The Law of Unintended Consequences (pt. 1 of 2)

grand-canyon-flood-2.jpgLast week, the US government literally opened the flood gates of the Glen Canyon dam.  The hopes are the manmade flood will carry rich sedimentary residue to nourish the Grand Canyon area, improving the fish habitat in the river and rebuilding beaches.  This was necessitated due to the fact that 98% of the sediment carried by the Colorado River has been lost since the dam opened in 1963. 

Too often, we can find ourselves in the same situation.  Things within our organizations, ministries or businesses that were created for beneficial purposes come back on us with unintended consequences.  And the real danger is that we can spend precious time and resources simply chasing our tails trying to mitigate the effects of our previous actions only to cause further consequences with which we again have to cope. 

Here are a few ways to handle unintended consequences:

  1. Be quick to identify impact – Sensitivity to the current state of your organization is critical if you are to minimize any negative effects.  Some, such as finance or attendance, may be easier to identify and read.  Others may not.  This could include morale of staff, productivity, volunteer activity, or even a change of vibe.  We must keep the pulse.  The sooner we identify, the sooner we can rectify.  (Didn’t mean to go all “Johnny Cochrane” on you…)
  2. Acknowledge the issue – This may sound obvious, but too often, everyone will know there is a problem, but no one is willing to address it openly.  It becomes the 500 lb. gorilla in the room.  As the leader, it is up to you to confront the issue within your team and set a tone to bring about change.
  3. Develop a plan and put it into action – As a child of the 80’s, I learned an important lesson from GI Joe.  They said, “Now you know…  And knowing is half the battle.”  Once you have acknowledged the issue, develop a plan based on the feedback you have received.  But a plan is only as good as it’s execution.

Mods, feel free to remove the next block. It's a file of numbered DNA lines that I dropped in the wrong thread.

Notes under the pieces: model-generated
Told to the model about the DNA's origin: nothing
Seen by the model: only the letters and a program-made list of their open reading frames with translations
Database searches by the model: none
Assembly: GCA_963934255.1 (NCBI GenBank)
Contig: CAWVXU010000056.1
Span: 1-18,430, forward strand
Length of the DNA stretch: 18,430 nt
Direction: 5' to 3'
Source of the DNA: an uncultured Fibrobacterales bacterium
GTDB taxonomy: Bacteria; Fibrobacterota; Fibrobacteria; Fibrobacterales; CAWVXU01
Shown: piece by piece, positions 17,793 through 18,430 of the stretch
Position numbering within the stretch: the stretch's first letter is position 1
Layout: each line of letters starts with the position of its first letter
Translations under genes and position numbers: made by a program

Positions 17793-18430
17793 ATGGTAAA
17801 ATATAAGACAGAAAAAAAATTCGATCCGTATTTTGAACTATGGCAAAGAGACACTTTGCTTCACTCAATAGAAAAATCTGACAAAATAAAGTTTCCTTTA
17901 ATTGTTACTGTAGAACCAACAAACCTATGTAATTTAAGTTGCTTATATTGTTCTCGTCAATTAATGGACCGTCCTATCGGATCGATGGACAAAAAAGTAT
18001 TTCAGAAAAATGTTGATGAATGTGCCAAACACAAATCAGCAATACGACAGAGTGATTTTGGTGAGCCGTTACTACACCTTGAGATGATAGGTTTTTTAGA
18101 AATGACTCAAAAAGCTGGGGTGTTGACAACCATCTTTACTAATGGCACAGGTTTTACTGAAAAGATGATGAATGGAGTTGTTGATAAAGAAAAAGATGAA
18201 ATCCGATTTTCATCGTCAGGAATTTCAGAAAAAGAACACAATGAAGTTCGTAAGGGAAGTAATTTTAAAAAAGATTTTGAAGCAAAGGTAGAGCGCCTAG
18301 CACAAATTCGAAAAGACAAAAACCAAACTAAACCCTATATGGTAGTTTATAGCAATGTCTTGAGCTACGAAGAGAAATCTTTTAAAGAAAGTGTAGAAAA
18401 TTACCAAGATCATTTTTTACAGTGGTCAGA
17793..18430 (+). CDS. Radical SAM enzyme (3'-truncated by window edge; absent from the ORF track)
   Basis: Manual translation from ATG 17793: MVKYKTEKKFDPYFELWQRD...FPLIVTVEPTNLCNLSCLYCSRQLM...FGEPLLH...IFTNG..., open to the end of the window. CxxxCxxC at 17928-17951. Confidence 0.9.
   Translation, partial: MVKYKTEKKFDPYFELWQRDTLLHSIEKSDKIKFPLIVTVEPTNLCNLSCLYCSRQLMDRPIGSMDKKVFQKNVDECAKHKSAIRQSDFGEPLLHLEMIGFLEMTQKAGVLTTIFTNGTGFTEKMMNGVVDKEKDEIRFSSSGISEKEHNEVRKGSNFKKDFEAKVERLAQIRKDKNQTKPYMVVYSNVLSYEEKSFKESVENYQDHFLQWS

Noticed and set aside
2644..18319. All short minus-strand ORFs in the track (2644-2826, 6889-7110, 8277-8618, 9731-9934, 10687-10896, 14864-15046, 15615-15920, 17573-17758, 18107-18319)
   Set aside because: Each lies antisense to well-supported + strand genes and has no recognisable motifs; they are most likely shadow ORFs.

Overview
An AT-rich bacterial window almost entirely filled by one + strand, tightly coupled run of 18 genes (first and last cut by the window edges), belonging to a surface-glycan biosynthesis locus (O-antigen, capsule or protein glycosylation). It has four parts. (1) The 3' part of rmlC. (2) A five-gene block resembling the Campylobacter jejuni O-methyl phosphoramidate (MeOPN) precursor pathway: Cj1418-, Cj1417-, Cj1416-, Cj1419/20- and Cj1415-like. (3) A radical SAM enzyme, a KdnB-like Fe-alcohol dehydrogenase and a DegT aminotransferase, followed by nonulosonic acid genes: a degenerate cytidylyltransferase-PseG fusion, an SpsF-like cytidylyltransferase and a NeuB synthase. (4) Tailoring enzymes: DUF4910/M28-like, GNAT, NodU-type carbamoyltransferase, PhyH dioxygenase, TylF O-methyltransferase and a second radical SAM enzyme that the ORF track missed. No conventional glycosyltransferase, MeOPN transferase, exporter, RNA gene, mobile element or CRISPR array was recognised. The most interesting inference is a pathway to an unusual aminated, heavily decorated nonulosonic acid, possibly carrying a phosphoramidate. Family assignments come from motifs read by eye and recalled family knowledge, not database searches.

4. Address the issues in the light of your values and traditions – I’ve heard it said that the seven most dangerous words any organization can say is “We’ve never done it that way before.”  It is important to understand the impact of your actions against the backdrop of your values and traditions.  On one hand, they can provide the necessary boundaries for your actions.  On the other, they can also serve as unnecessary restrictions to growth, expansion, or resolution.  I am not suggesting abandoning what it is that gives you identity, but rather a willingness to think about new and fresh ways to express them.  A good example would be to re-prioritize a department or ministry to create a more focused and effectual effort.  An unwillingness to change simply because it’s what you’ve always done is a highway to irrelevance.

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